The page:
Battery Grip Advantages?

Swame_spSwame_sp Posts: 58Member
edited December 2012 in Nikon DSLR cameras
Hey friendly forum members...

Happy New Year wishes!!!

I have D7000 and been having immense fun with it. I'm venturing into other areas of photography that I have never tried before like product photography and night photography...etc

I saw my friend using a batter grip on his canon 5D m2. I was wondering how many of you use it all the time. Apart from the comfort to the hands and easy portrait mode, what are the advantages that you have? Looking to see if should even buy one. Is worth the buck?

Thanks!!
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Comments

  • JJ_SOJJ_SO Posts: 1,158Member
    I can hold the camera steadier, even in landscape mode. Other side is, it is an additional factor of lack of stability when using a tripod. Although the genuine Nikon grips are made of metal, the camera seems to move a bit more when mounted on a tripod and mirror pre-release was forgotten or not possible.

    The additional function elements are a also a big help for me.
  • RatatoskrRatatoskr Posts: 32Member
    edited December 2012
    I don't know any other than my MB-D12 Battery Pack (except for my old FE2) so can only comment on it.

    It's not made of metal but instead it's made of polycarbonate.

    The advantages are of course, among other, portrait holding and more steady handling of the camera.
    In my case there is NO disadvantage when using a monopod/tripod. I always mount my mono/tripod directly on the lens.

    Other advantages of mine to my camera is it increases my FPS. Though it's not much of an increase in FPS it still increases my chances of getting that elusive moment of wildlife action. Another bonus is that I can use AA batteries in case I can't charge my Nikon batteries, for ex on wildlife expedition to remote areas. The battery pack of course also gives me much more time to photograph consecutively without having to change battery, ie twice as long time of course. Important for me out in the wild where a blink can have me miss that special moment.

    AFAIK there are good third party ones available that won't cost you the enormous amount of money that Nikon's (mine at least) costs. There were no other choices for me when I got mine and I was in a hurry.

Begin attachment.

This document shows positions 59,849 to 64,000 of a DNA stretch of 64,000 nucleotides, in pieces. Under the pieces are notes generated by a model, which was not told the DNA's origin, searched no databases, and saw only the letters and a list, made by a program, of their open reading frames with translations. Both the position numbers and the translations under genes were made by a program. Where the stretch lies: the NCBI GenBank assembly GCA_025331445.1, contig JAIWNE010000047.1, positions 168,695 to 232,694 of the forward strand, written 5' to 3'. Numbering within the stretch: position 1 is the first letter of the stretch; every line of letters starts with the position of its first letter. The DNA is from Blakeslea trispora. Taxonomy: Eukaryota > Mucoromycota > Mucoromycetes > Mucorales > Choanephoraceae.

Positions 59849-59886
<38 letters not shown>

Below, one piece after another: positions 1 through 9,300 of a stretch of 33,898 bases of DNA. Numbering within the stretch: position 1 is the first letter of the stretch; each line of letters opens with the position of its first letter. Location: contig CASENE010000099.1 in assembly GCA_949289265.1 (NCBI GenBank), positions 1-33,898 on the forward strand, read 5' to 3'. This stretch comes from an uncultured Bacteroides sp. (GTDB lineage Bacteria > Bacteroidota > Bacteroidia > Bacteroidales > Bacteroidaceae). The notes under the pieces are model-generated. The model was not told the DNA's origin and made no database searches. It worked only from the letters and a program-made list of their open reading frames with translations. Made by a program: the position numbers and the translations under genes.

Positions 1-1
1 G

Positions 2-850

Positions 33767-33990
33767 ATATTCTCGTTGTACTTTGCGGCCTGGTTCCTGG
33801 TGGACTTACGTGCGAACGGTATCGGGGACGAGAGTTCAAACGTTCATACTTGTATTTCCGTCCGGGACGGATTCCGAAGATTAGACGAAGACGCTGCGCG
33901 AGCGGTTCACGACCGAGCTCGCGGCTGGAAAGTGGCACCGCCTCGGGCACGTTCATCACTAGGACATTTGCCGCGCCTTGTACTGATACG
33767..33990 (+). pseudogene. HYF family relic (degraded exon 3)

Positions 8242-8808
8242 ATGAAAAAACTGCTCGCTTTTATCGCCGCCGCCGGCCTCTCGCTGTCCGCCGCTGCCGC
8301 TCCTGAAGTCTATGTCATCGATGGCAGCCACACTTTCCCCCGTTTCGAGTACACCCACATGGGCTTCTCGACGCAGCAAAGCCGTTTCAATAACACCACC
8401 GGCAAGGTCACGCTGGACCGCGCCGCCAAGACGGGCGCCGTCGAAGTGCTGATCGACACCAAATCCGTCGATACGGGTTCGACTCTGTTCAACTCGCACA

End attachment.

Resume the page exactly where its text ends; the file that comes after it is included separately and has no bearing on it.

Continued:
Pixel Vertax D12 is probably a much better choice unless you are rich, and I would have got it if I had bought one today.
    Post edited by Ratatoskr on
    Man's heart away from nature becomes hard. - Standing Bear
    It has yet to be proven that intelligence has any survival value. - Arthur C. Clarke
  • [Deleted User][Deleted User] Posts: 197
    edited December 2012
    I like a grip bolted on to my camera bodies as I feel that I can hold them steadier - simple as that. I don't think I have particularly monster hands, but I do feel more comfortable using a grip. (I simply cannot hold small compact cameras still)

    I'm not interested in FPS either - or the added battery power for long shooting sessions.

    I've used third party grips and they're ok - although I have heard of some giving funny indications (no battery for example) - Nikon seem to have been taking a leaf out of the RRS price list judging by what they're asking for the MB-D12...I seem to remember the PDK1 for the D700 was about the same price but with loads of other bits and pieces.(As it happens, I also own the MB-D12)

    Last but not least, as RATATOSKR has previously mentioned, they can be a great help if you have problems charging - just slide in a set of AA cells.
    Post edited by [Deleted User] on
  • spraynprayspraynpray Posts: 6,452Moderator
    I had one on my D90 for the same reasons as darkslide, but for my D7000 I will not get one because of the faff of removing it to put one battery in the camera and the other in the grip.  Ridiculous IMHO.
    Always learning.
  • TaoTeJaredTaoTeJared Posts: 1,306Member
    I love them, and am missing one on my D800 bad at the moment - which since they have dropped in price I will be getting one soon.  My battery pack lives on my D300 and hasn't came off in probably 6 months.  

    Shooting verticals I find it almost a necessity for ergonomics.  They do also, as others have said, help steady the camera with larger lenses and the added weight does help "calm" movement down.  That is probably the two largest reasons I like them.

    If you are doing a full day shoot - it is comforting knowing that you don't have to change batteries.  If I am doing studio work or landscapes, I do usually take it off though.  Although my ball head handles it fine (rated for 35lbs), the added height can cause the weight to be off center just a bit more.  If you use a large tripod this is not an issue but I don't.